- 10. Bulatova NS, Jones RM, White TA, Shchipanov NA, Pavlova SV, et al. (2011) Natural hybridization between extremely divergent chromosomal races of the Common shrew (Sorex araneus, Soricidae, Soricomorpha): hybrid zone in European Russia. J Evol Biol 24: 573–586. doi: 10.1111/j.1420-9101.2010.02191.x
- 11. Polyakov AV, White TA, Jones RM, Borodin PM, Searle JB (2011) Natural hybridization between extremely divergent chromosomal races of the Common shrew (Sorex araneus, Soricidae, Eulipotyphla): hybrid zone in Siberia. J Evol Biol 24: 1393–1402. doi: 10.1111/j.1420-9101.2011.02266.x
- 12. Wyttenbach A, Hausser J (1996) The fixation of metacentric chromosomes during the chromosomal evolution in the common shrew (Sorex araneus, Insectivora). Hereditas 125: 209–217. doi: 10.1111/j.1601-5223.1996.00209.x
- 13. Wyttenbach A, Borodin PM, Hausser J (1998) Meiotic drive favors Robertsonian metacentric chromosomes in the common shrew (Sorex araneus, Insectivora, Mammalia). Cytogenet Cell Genet 83: 199–206. doi: 10.1159/000015178
- 14. Searle JB (1993) Chromosomal hybrid zones in eutherian mammals. In: Harrison RG, editor. Hybrid Zones and the Evolutionary Process. Oxford: Oxford University Press. 309–353.
- 15. Banaszek A, Fedyk S, Szalaj KA, Chętnicki W (2000) A comparison of spermatogenesis in homozygotes, simple Robertsonian heterozygotes and complex heterozygotes of the Common shrew (Sorex araneus L). Heredity 85: 570–577. doi: 10.1046/j.1365-2540.2000.00701.x
- 16. Jadwiszczak KA, Banaszek A (2006) Fertility in the male common shrews, Sorex araneus, from the extremely narrow hybrid zone between chromosome races. Mamm Biol 71: 257–267. doi: 10.1016/j.mambio.2006.02.004
- 17. Fedyk S, Chętnicki W (2010) Non-disjunction frequency in male complex Robertsonian heterozygotes of the Common shrew. Acta Theriol 55: 1–8. doi: 10.4098/j.at.0001-7051.048.2009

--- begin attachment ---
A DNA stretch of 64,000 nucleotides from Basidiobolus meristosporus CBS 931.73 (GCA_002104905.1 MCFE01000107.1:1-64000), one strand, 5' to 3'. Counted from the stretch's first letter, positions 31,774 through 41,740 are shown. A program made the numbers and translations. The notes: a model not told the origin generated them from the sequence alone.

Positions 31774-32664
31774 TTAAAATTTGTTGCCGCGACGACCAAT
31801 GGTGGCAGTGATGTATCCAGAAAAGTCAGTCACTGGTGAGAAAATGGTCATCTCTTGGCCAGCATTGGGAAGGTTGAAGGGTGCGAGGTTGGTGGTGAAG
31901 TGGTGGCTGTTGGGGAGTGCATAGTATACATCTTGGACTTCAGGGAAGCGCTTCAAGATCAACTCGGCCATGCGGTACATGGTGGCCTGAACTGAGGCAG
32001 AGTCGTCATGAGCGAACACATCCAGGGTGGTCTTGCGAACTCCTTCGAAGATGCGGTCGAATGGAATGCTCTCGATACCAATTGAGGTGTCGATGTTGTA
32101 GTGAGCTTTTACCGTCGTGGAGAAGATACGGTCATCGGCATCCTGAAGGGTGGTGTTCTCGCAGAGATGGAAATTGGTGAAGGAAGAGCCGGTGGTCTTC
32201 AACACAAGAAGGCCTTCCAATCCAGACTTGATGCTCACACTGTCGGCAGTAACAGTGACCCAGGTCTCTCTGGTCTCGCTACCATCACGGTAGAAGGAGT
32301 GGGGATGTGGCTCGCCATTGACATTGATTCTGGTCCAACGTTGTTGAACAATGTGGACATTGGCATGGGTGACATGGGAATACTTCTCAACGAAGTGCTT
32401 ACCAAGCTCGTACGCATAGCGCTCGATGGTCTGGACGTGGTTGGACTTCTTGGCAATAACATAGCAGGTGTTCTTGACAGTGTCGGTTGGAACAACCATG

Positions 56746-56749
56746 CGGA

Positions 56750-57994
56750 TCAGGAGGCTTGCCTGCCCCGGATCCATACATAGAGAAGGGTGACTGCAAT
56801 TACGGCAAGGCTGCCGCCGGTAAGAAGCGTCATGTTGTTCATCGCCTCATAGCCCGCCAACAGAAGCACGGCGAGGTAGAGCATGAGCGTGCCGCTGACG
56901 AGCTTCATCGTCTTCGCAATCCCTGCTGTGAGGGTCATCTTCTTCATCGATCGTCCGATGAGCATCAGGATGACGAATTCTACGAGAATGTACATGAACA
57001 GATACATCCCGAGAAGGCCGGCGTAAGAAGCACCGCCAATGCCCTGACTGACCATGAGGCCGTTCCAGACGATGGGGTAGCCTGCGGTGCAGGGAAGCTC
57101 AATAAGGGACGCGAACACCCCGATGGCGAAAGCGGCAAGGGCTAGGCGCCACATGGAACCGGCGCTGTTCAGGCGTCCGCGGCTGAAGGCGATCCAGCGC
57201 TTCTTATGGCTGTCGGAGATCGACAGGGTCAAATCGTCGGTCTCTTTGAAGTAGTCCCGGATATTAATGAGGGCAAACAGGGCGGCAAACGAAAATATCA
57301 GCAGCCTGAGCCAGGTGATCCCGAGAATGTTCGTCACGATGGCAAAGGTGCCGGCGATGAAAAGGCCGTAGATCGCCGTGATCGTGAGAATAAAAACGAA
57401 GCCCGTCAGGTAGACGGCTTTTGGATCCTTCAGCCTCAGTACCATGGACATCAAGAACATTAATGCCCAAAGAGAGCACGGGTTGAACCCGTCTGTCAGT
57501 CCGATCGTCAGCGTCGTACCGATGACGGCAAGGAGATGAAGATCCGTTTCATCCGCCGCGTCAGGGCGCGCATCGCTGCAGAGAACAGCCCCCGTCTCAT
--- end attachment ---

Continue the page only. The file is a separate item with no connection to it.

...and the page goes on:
- 18. White MJD (1978) Modes of Speciation. San Francisco: WH Freeman.
- 19. King M (1993) Species evolution: the role of chromosome change. Cambridge: Cambridge University Press.
- 20. Noor MAF, Grams KL, Bertucci LA, Reiland J (2001) Chromosomal inversions and the reproductive isolation of species. PNAS 98: 12084–12088. doi: 10.1073/pnas.221274498
- 21. Rieseberg LH (2001) Chromosomal rearrangements and speciation. TREE 16: 351–358. doi: 10.1016/s0169-5347(01)02187-5
- 22. Navarro A, Barton NH (2003) Accumulating postzygotic isolation genes in parapatry: a new twist on chromosomal speciation. Evolution 57: 447–459. doi: 10.1554/0014-3820(2003)057[0447:apigip]2.0.co;2
- 23. Piálek J, Hauffe HC, Rodríguez-Clark KM, Searle JB (2001) Raciation and speciation in House mice from the Alps: the role of chromosomes. Mol Ecol 10: 613–625. doi: 10.1046/j.1365-294x.2001.01209.x
- 24. Panithanarak T, Hauffe HC, Dallas JF, Glover A, Ward RG, et al. (2004) Linkage-dependent gene flow in a house mouse chromosomal hybrid zone. Evolution 58: 184–192. doi: 10.1111/j.0014-3820.2004.tb01585.x
- 25. Borodin PM, Karamysheva TV, Belonogova NM, Torgasheva AA, Rubtsov NB, et al. (2008) Recombination map of the Common shrew, Sorex araneus (Eulipotyphla, Mammalia). Genetics 133: 649–667. doi: 10.1534/genetics.107.079665
- 26. Ayala FJ, Coluzzi M (2005) Chromosome speciation: humans, Drosophila and mosquitoes. PNAS 102: 6535–6542. doi: 10.1073/pnas.0501847102
- 27. Frykman I, Bengtsson BO (1984) Genetic differentiation in Sorex III. Electrophoretic analysis of a hybrid zone between two karyotypic races in Sorex araneus. Hereditas 100: 259–270. doi: 10.1111/j.1601-5223.1984.tb00127.x
- 28. Bengtsson BO, Frykman I (1990) Karyotype evolution – evidence from the Common shrew (Sorex araneus L). J Evol Biol 3: 85–101. doi: 10.1046/j.1420-9101.1990.3010085.x